- present participle of impale
Impalement is a method of torture and execution whereby a person is pierced with a long stake. The penetration can be through the sides, through the rectum, through the vagina, or through the mouth. This method leads to a painful death; sometimes taking days. The stake would often be planted in the ground, leaving the impaled person suspended to die.
In some forms of impalement, the stake would be inserted so as to avoid immediate death, and would function as a plug to prevent blood loss, thus extending the person's agony for as many as three days . After suitable preparation of the victim, including public torture and rape, the victim was stripped and an incision was made in the groin between the genitals and rectum. A stout pole with a blunt end was inserted. The blunt end would push vital organs to the side where a sharp end would pierce them, hastening death. A conveniently suitable branch was often used.
The pole would often come out of the body at the top of the sternum and be placed against the lower jaw so that the victim would not slide farther down the pole. Often, the victim was hoisted into the air after partial impalement. Gravity and the victim's own struggles would cause them to slide down the pole, especially if the pole were on a wagon carrying war prizes and prisoner. Death could take many days. The term impalement is also used to describe deep stabbing wounds that occur in accidents where objects are driven through the body, for example by falling onto a spike, or being driven onto one in an automobile accident. Removing these objects presents a severe surgical challenge.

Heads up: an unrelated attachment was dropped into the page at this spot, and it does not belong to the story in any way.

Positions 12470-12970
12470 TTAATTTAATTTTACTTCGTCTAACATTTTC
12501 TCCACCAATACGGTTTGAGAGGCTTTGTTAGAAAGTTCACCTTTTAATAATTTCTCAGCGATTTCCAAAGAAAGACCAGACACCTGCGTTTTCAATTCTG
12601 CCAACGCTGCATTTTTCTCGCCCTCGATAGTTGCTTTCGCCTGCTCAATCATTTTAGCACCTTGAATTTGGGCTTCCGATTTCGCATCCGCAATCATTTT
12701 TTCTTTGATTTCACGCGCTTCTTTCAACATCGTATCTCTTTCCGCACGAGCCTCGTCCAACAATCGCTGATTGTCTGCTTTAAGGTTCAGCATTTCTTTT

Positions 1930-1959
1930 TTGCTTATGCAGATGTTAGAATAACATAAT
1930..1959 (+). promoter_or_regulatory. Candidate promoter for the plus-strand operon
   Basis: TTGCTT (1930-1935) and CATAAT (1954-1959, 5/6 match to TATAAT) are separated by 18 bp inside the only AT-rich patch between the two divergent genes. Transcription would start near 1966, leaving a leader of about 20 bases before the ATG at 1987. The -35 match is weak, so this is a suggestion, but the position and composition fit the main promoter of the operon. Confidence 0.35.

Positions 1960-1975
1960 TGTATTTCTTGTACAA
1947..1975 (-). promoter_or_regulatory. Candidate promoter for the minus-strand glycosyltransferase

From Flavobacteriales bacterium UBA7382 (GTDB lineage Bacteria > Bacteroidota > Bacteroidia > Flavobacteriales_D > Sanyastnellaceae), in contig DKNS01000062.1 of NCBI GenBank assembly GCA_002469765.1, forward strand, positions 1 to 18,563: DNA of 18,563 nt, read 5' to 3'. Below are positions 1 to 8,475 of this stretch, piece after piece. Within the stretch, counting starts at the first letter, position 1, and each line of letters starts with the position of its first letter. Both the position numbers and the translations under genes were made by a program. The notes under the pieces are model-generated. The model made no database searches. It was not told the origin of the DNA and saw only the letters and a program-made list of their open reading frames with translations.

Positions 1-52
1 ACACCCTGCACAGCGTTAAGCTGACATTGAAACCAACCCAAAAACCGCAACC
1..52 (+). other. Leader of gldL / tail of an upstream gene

HistoryThe use of impalement as a form of execution in civilizations of the Ancient Near East, is evidenced by carvings and statues from the ancient Near East. This form of execution is also mentionend in the Bible, the fourth book of the Torah, the Book of Numbers 25,4 ("Take all the chiefs of the people, and impale them in the sun before the LORD..."). According to Ancient Greek historian Herodotus (3.159), Darius I impaled 3,000 Babylonians when he took Babylon: their execution is also recorded in the Behistun inscription. In ancient Rome, the term "crucifixion" could also refer to impalement. Ancient authors also report the use of "crucifixion" (which may have meant impalement as well) in Carthage, where it was used for extreme cases of treachery and failure on the battlefield, usually combined with other forms of torture.
Impalement was frequently practiced in Asia and Europe throughout the Middle Ages. Vlad the Impaler, who learned the method of killing by impalement while staying in Constantinople, the capital of the Ottoman Empire, as a prisoner, and Ivan the Terrible have passed into legend as major users of the method. From the 14th to 18th century, impalement was a traditional method of execution for high treason in the Polish-Lithuanian Commonwealth.
Impalement was used in Sweden during the 17th century, particularly as a death penalty for members of the resistance in the former Danish provinces, the Scanian lands (the so called "Snapphane)", where the stake was inserted between the spine and the skin of the victim. In that way, it could take four to five days before the victim died.
The Zulu of South Africa used impalement as a form of punishment for soldiers who had failed in the execution of their duty, or who had exhibited cowardice.
The Araucanian chief Caupolican suffered this death as a prisoner during the Spanish colonization of Chile. The method used was to make him sit on a stake while his wife was forced to watch.
impaling in Catalan: Empalament
impaling in Danish: Spidning på pæl
impaling in German: Pfählung
impaling in Modern Greek (1453-): Ανασκολοπισμός
impaling in Spanish: Empalamiento
impaling in French: Empalement
impaling in Italian: Impalamento
impaling in Dutch: Spietsing
impaling in Japanese: 串刺し
impaling in Norwegian: Spidding
impaling in Polish: Nabicie na pal
impaling in Portuguese: Empalamento
impaling in Romanian: Trasul în ţeapă
impaling in Russian: Посажение на кол
impaling in Finnish: Seivästäminen
impaling in Swedish: Pålning